Terroir Part 1

It all starts with the soil – Part 1

Sue Dyson and Roger McShane. First published in Wine Talk, October 2017.

Without the right soil, grapes don’t develop deep flavour. But what is the right soil? Good soil is not necessarily rich soil. It can be quite sparse soil provided is supports a healthy level of bacteria and fungi.

In the next three newsletters we will examine the influence of soils, their mineral composition and the inhabitants of the soil (worms, spiders, bacteria and fungi) have on the quality of grapes and hence the quality of wines made from them.

We will also examine how elements from the soil are transferred into the vines and then into the grapes whether from the atmosphere or from the soil.

Why the concentration on the soil? We have written before about the fact that most of the vital nutrients required by grapevines and grapes are sourced from the soil not the air. Only three of the essential 16 elements required by grapevines are absorbed through the leaves of the vine (carbon, oxygen and hydrogen). All the rest must come from the soil.

As an example, one of the most vital elements required by plants to create plant tissue and to create the vital chlorophyll is nitrogen – which must be absorbed from the soil. The same applies to magnesium. Remember that chlorophyll is the next most important molecule to water in supporting life on this planet.

The chemical formula for chlorophyll is C55H72O5N4Mg as can be seen in the diagram immediately below.


The first three atoms shown in red (carbon, hydrogen and oxygen) can be absorbed through the leaves of plants from the atmosphere, however the nitrogen (N) and magnesium (Mg) shown in blue must be absorbed from the soil to allow the manufacture of chlorophyll by the plant interacting with light from the sun. The nitrogen and the one magnesium atom form a central core for the molecule.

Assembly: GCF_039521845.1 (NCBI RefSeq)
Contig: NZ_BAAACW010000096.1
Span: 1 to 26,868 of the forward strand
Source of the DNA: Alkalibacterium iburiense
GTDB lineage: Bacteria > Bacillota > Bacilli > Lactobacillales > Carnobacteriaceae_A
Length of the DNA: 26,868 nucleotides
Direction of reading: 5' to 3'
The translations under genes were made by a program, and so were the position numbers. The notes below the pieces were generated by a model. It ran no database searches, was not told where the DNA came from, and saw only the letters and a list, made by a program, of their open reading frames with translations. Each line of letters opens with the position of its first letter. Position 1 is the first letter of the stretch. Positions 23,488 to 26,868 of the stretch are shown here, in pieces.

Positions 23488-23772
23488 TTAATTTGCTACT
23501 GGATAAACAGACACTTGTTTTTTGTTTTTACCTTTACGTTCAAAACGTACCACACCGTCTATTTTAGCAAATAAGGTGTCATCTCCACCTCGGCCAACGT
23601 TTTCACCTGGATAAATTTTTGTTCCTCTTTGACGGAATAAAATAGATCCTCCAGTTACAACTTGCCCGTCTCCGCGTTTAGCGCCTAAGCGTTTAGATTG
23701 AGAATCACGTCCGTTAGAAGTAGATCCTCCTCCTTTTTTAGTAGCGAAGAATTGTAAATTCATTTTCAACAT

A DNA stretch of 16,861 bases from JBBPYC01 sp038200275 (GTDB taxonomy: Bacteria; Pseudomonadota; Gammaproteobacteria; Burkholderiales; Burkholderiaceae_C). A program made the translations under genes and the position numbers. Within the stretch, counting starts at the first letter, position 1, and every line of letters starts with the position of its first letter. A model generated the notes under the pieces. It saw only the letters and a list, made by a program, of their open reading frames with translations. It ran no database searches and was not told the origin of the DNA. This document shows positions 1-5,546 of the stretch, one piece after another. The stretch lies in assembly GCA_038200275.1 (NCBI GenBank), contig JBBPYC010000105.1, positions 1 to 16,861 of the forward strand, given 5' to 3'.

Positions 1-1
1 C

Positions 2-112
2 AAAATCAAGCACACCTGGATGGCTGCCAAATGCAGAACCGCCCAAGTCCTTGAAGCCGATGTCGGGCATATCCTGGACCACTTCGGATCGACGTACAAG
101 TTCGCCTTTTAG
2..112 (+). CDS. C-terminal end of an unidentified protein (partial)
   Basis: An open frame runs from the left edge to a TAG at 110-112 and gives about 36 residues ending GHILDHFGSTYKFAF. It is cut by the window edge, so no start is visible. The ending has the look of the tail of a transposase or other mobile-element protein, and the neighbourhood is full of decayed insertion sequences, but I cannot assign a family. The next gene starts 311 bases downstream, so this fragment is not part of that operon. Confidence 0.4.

So, we have established that plants cannot create their most vital building blocks without soil that is rich in nutrients (but not too rich as we will discover later).

Therefore we will turn to the soil to see why it is so important in the production of wine. First we will explore where the soil comes from.

Three different rock types

Soil mainly comes from rocks. There are three types of rocks – igneous, sedimentary and metamorphic.

Igneous rocks are formed from magma (molten rocks) that is present at various levels within the earth’s crust.

Granite is created from magma (molten rock) deep within the earth’s crust. The molten magma cools very slowly and therefore large crystals form, including very large feldspar crystals. Upheavals in the earth’s crust can push the granite higher in the crust and it can then be exposed on the surface through weathering, earthquakes and other mechanical activities.

Granite is found throughout the Beaujolais area of France where Gamay is the main grape variety. Gamay has a particular affinity for granite and the best wines are made in areas where the granite is exposed such as the Côte du Py in Morgon and the Grille Midi “climat” in Fleurie.

Dolerite is another form of igneous rock that results from the solidification of magma just below the surface of the earth. The resultant rocks have a finer grain than granite because the magma cools faster than it does deep in the earth’s crust. Dolerite is very common in Tasmania where it dominates the landscape in the centre of the island, however it is not common in France and we don’t know of any vineyard that has soil created from dolerite rocks.